5. (C) Upon hearing that Mugabe changed his mind, Mbeki also
decided not to show. According to Obe, there was a flurry of
phone calls between Howard, Obasanjo and Mbeki. After much
heavy pushing, Mbeki was turned back toward to Abuja. By then
however, pre-meeting atmospherics were decidedly negative and
this palpable tension was an active participant in the Abuja
6. (C) In Abuja, Howard strongly advocated that the Troika
toss the book at Mugabe by suspending Zimbabwe from the
Commonwealth for the land seizures and for stalling the
political dialogue. Mbeki steadfastly opposed Howard,
claiming the Troika lacked the mandate to suspend Zimbabwe
from the Commonwealth or to approve other sanctions.
Initially, Obasanjo tried to find middle ground then pull
Howard and Mbeki toward consensus so that the meeting could
end with a unified position. However, neither Mbeki nor
Howard budged, forcing Obasanjo to decide between the two.
Predictably, Obasanjo cast his deciding vote in Mbeki's favor.
7. (C) According to Obe, the meeting rekindled the tempers
that flared during the Commonwealth Summit in Australia.
There, African leaders criticized British PM Blair for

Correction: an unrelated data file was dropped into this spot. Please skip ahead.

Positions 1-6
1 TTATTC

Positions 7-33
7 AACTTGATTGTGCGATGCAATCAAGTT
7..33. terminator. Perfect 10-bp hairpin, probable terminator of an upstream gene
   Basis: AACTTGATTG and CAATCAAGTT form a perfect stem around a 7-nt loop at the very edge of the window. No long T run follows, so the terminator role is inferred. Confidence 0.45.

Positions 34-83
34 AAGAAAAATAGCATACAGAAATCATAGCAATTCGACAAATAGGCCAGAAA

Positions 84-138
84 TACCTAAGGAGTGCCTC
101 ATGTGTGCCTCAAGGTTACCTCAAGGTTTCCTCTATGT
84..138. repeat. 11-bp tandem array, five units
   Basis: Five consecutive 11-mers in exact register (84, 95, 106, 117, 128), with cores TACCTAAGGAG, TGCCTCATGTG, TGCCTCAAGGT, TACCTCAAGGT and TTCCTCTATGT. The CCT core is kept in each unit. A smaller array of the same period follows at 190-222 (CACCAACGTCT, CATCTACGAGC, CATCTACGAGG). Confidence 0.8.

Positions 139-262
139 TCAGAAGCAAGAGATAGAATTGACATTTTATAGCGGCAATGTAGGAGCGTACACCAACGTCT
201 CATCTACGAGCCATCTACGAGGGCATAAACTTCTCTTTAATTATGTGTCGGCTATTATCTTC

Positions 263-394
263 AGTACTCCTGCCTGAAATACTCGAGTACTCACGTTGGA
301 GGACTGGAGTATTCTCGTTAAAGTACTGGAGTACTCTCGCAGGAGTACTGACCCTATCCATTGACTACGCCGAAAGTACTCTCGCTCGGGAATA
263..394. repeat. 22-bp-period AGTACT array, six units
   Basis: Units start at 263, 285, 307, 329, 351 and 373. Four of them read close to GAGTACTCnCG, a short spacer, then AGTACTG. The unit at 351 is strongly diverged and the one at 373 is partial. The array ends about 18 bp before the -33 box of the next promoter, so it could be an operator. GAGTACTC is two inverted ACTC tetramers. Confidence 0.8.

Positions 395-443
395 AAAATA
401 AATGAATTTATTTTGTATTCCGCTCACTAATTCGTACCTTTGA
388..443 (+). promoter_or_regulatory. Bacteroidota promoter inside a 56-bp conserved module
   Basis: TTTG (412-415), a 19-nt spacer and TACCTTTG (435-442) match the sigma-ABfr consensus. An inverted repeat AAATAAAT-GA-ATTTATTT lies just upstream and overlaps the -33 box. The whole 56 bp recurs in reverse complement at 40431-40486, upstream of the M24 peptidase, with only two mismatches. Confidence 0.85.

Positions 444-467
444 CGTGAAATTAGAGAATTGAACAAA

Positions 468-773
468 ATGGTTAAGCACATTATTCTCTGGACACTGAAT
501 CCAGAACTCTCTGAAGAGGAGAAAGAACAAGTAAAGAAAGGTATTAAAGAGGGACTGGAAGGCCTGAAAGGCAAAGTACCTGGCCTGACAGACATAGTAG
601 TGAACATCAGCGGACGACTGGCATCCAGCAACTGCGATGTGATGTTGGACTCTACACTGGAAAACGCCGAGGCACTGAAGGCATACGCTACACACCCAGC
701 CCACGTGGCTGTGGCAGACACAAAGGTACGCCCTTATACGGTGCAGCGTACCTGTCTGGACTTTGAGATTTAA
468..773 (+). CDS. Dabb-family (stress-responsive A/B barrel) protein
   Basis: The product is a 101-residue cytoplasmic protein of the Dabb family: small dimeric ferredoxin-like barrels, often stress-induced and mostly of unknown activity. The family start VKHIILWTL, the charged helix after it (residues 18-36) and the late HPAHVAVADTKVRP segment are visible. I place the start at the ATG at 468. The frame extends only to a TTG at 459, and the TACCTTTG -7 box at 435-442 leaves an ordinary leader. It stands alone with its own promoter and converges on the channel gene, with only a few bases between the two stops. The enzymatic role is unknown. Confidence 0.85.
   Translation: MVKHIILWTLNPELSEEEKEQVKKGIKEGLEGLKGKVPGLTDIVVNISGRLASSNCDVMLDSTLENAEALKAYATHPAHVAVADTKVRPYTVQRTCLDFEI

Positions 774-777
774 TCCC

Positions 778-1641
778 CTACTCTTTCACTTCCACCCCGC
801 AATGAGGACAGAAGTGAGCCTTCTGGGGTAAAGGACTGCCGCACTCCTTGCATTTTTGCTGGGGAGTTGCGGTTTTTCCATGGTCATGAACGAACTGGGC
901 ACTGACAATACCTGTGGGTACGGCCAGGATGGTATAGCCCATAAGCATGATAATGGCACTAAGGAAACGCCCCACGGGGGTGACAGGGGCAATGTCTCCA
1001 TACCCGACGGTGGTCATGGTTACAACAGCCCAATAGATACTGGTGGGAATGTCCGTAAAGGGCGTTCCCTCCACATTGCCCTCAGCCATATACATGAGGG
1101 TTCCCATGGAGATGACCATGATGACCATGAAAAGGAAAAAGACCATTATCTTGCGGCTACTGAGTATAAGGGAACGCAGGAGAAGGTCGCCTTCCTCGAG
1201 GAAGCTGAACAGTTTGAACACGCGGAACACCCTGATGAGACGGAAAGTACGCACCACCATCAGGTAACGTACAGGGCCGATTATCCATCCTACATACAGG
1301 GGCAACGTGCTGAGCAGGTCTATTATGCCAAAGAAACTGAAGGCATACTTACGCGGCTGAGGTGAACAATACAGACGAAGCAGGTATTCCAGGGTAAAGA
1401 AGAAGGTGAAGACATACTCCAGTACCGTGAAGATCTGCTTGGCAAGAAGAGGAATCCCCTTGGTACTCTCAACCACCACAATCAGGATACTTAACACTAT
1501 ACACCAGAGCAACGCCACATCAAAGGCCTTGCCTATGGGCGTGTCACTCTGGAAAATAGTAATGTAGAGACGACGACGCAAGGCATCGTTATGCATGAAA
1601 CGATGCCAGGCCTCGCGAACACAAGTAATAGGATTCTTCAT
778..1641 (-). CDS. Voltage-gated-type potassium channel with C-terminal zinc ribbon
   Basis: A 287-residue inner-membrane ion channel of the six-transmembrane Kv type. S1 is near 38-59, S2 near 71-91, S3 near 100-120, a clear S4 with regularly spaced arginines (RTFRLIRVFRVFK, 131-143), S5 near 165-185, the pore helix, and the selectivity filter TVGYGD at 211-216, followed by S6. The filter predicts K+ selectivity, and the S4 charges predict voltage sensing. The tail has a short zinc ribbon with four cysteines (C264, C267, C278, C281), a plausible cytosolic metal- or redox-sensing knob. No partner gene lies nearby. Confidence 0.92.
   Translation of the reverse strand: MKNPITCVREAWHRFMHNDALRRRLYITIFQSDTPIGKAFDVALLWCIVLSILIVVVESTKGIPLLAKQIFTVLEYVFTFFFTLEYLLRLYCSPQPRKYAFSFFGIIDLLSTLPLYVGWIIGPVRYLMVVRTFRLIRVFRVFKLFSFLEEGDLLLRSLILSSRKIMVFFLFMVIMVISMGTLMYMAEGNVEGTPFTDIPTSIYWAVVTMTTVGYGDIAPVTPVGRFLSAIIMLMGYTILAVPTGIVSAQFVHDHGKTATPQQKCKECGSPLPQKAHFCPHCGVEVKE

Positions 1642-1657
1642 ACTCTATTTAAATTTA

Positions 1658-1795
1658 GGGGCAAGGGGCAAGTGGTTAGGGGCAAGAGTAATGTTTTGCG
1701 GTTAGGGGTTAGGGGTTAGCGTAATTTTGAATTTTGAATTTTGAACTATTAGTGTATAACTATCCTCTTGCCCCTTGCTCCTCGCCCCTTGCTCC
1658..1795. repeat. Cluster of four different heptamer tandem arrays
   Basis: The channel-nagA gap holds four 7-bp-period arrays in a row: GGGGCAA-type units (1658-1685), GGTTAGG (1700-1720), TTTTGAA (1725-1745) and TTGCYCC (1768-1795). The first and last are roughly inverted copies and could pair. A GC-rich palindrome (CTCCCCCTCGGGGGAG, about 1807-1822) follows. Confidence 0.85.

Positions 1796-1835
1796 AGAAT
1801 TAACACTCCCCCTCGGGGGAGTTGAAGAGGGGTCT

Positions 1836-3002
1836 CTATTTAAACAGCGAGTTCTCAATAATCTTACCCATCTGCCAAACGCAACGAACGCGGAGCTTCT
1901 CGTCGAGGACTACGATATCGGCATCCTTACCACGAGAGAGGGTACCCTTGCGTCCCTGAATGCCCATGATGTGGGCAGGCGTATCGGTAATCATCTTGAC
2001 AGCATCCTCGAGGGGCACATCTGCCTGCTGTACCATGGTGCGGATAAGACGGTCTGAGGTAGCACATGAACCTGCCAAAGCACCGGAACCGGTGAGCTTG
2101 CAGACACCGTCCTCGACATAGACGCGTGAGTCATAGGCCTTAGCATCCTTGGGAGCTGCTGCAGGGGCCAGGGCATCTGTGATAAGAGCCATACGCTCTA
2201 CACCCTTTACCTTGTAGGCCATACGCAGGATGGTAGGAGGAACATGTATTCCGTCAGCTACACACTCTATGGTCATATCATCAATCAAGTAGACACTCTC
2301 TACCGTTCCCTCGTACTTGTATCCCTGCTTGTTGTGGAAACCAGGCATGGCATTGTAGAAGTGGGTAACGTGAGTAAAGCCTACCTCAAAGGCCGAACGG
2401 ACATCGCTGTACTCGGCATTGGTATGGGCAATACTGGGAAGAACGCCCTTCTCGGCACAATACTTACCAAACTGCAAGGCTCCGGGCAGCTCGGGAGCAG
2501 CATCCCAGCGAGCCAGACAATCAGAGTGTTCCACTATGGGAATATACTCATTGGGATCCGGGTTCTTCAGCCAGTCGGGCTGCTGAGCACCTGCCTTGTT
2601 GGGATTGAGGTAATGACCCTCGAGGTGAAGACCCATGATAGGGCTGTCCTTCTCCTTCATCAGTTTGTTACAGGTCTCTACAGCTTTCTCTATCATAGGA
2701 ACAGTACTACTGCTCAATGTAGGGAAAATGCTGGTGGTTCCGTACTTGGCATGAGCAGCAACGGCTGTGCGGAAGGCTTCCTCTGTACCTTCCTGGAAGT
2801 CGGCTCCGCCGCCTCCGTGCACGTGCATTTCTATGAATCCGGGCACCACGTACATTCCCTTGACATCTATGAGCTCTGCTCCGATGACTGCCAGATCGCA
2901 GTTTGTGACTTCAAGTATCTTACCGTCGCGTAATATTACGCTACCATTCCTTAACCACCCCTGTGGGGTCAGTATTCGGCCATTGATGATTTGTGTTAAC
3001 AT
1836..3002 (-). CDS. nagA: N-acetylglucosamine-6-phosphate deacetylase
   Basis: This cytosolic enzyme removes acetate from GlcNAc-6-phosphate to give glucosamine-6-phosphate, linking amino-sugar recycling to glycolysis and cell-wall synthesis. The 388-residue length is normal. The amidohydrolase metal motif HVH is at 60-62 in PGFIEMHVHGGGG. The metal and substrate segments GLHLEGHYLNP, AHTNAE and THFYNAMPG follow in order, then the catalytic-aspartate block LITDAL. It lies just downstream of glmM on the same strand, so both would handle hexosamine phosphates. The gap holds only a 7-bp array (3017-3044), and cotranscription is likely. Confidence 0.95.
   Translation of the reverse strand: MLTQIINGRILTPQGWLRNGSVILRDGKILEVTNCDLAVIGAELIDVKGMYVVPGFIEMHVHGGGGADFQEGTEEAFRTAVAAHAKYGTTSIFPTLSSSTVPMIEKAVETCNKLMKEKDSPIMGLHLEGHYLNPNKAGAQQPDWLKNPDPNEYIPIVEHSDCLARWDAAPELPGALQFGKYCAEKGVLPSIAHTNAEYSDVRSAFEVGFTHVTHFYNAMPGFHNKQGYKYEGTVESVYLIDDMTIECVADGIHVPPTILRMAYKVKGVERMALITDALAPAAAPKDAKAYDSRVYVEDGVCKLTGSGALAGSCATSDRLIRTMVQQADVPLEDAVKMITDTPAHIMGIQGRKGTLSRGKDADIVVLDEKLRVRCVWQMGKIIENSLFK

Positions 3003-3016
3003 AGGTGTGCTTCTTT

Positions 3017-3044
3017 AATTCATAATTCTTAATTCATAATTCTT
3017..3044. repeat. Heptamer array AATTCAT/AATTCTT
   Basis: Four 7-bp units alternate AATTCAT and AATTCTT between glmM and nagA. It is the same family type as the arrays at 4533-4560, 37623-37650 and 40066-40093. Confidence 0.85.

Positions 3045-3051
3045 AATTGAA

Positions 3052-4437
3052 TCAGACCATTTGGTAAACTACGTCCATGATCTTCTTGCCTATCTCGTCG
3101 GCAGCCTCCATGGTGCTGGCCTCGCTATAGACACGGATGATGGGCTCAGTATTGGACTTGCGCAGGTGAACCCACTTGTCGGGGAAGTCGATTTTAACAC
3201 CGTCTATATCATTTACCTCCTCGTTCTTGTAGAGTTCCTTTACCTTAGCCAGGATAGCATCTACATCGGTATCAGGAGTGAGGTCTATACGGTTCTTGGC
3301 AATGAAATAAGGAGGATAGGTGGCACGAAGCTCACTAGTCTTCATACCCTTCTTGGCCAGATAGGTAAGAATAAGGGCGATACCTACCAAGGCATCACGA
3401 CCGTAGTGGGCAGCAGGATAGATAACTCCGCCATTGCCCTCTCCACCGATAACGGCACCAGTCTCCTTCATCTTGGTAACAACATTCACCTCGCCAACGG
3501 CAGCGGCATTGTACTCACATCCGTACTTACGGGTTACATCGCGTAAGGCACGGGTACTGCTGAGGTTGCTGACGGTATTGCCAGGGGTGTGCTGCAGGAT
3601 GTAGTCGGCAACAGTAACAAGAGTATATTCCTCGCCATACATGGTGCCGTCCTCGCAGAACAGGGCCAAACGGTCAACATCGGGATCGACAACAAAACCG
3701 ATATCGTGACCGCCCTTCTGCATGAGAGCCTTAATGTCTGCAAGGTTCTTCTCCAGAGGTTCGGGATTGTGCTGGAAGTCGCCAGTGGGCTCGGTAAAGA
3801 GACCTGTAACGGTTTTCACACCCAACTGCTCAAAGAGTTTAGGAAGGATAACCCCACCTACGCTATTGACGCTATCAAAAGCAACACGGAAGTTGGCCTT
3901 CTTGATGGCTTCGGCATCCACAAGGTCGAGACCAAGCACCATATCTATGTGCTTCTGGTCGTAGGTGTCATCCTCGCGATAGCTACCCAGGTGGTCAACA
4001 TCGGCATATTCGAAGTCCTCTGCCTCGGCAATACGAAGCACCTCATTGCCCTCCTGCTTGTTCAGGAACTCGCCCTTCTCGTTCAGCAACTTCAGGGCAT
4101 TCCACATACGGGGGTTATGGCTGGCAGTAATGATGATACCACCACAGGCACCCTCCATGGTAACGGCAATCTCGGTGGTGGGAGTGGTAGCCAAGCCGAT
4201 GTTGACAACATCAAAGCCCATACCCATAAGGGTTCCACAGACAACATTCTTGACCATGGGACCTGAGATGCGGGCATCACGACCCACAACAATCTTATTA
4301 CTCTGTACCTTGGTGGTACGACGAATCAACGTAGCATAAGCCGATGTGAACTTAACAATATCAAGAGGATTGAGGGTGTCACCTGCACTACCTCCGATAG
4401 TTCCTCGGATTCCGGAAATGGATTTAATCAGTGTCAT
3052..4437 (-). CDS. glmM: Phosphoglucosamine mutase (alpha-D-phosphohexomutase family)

failing to give sufficient weight to the history of social
and racial injustice underlying the GOZ position on land
seizures. This time in Abuja, Mbeki took Howard to task for
being insensitive to Zimbabwe's history. Becoming
increasingly animated, Obe stated that both Howard and
Commonwealth Secretary McKinnon were not attempting to be
impartial, but were carrying Britain's water at this meeting.
He stressed that both Mbeki and Obasanjo were rankled that
the British and Howard seemed indifferent to the equities and
emotions underlying the Zimbabwean land dispute.
8. (C) The British lend more weight to the plight of 4,000
farmers than the whole issue of Zimbabwean independence, Obe
bristled. Mugabe had repeatedly stated the independence
struggle was over land. There were black Zimbabweans who
remembered living on and owning the farms now occupied by
white farmers. If those lands did not devolve to the blacks,
the struggle for independence would be incomplete. It was
this quest to gain recompense for past injustices that made
most African leaders sympathetic to Mugabe, Obe asserted.
Unless the West realized the strength of this sentiment,
there would be continued friction and misunderstanding
between the West and Africa concerning the way forward in